A 22-Year-Old Man in Pain After Collapsing

Faizah Siddique, MD; Herbert S. Diamond, MD

Disclosures

March 18, 2019

Discussion

Rhabdomyolysis is extensive muscle injury. The muscle damage results in release of creatine kinase into the blood stream. Rhabdomyolysis symptoms can range from asymptomatic muscle enzyme elevation to acute kidney failure and muscle pain.

The rhabdomyolysis diagnosis in this patient was based on the marked elevation of creatine kinase levels and the dark urine that was positive for blood in the absence of red blood cells, along with his muscle pain and tenderness. The attribution to exercise with or without heat stroke is based on the history of vigorous exercise on a hot, humid day in a deconditioned and obese patient.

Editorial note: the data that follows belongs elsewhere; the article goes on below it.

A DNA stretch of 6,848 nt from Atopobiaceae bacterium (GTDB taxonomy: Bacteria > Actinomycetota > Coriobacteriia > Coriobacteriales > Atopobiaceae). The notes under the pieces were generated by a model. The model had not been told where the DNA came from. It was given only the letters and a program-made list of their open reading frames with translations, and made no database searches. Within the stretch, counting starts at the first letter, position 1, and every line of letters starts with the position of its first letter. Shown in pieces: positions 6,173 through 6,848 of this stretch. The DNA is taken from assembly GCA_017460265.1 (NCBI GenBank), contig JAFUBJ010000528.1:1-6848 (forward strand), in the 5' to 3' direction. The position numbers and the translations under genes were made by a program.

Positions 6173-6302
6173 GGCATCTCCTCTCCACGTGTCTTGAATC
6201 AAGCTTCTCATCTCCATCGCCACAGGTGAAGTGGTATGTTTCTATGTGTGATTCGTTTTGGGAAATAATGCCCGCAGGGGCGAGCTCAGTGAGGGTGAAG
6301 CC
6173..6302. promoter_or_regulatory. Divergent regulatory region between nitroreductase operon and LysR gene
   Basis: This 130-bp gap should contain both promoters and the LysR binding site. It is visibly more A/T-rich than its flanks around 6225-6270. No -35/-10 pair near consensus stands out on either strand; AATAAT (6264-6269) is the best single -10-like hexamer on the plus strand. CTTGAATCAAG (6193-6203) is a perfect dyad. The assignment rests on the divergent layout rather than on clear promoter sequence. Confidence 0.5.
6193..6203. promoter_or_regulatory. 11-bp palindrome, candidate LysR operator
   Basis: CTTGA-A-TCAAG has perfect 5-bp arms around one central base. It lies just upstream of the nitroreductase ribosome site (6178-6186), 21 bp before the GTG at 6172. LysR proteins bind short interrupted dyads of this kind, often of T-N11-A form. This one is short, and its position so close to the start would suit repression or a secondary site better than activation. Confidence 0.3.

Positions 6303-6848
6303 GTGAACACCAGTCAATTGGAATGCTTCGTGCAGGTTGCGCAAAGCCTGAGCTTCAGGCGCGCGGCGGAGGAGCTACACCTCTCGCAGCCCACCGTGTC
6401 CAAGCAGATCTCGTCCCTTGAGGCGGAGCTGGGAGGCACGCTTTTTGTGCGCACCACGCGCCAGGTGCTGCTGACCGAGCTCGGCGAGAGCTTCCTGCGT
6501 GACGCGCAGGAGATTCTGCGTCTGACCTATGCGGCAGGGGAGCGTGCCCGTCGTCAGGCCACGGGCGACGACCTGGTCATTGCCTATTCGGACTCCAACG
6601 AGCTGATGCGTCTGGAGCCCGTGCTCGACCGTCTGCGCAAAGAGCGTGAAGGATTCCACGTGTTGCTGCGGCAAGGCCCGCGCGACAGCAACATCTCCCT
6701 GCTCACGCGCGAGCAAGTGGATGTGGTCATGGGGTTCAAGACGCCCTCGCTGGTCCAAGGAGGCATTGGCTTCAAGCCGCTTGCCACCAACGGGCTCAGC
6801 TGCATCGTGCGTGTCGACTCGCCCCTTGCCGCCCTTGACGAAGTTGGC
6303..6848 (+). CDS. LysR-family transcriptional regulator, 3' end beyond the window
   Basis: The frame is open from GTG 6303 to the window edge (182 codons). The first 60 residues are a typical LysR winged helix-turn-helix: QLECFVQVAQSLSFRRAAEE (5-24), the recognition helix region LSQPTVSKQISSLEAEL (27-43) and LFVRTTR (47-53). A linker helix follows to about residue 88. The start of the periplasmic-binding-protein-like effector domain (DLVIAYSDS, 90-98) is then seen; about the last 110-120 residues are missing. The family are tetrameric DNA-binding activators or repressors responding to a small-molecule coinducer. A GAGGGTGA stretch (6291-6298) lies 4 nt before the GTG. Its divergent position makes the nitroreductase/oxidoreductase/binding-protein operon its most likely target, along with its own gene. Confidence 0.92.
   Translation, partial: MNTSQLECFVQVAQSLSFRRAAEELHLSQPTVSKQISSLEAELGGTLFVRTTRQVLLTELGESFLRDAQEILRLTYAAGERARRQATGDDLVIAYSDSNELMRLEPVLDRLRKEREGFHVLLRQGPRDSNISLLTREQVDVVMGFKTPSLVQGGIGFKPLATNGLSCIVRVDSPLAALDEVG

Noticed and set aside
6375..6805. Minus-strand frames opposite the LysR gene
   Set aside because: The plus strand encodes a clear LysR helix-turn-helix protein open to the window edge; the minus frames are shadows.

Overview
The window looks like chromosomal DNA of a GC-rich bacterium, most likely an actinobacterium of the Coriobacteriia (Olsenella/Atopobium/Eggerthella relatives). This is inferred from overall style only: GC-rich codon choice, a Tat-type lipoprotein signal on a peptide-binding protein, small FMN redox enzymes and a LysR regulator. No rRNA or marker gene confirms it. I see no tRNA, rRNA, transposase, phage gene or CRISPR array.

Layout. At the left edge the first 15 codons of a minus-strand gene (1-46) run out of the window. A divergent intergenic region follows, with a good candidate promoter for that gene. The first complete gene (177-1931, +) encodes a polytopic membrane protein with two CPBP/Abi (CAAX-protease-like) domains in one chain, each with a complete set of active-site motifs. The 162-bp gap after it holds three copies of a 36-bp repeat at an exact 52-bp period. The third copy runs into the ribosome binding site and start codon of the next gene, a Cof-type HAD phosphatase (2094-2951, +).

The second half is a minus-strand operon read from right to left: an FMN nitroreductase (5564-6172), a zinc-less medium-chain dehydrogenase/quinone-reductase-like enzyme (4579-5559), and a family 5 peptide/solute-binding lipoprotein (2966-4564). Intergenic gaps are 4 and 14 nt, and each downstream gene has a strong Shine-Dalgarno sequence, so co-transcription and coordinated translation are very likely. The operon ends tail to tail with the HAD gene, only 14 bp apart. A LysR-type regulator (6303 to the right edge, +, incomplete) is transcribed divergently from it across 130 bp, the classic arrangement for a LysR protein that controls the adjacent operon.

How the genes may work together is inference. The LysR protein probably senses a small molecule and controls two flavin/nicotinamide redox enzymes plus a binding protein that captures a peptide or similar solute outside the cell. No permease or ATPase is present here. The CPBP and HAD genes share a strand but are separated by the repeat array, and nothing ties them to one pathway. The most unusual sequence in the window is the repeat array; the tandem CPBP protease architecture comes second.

Intravascular hemolysis may produce dark urine that is positive for blood but not the marked elevation in creatinine phosphokinase level, muscle pain, and tenderness. Genetic causes are unlikely, given the lack of prior episodes despite vigorous exercise. No evidence suggests sepsis.

Rhabdomyolysis has many causes, including the following[1,2]:

  • Trauma or muscle hypoxia, such as crush syndrome

  • Exertion related to strenuous or vigorous exercise especially with heat stroke

  • Genetic disorders

  • Infections primarily viral infection

  • Metabolic and electrolyte disturbances

  • Proscription medications, such as statins

  • Illicit drugs (eg, cocaine, heroin)

Trauma is the most common cause of rhabdomyolysis,[3] occurring in as many as 85% of patients with traumatic injuries. Between 10% and 50% of patients with rhabdomyolysis develop acute renal failure.[2,4] In critically ill patients, mortality can be as high as 59% with acute renal failure.[4,5]

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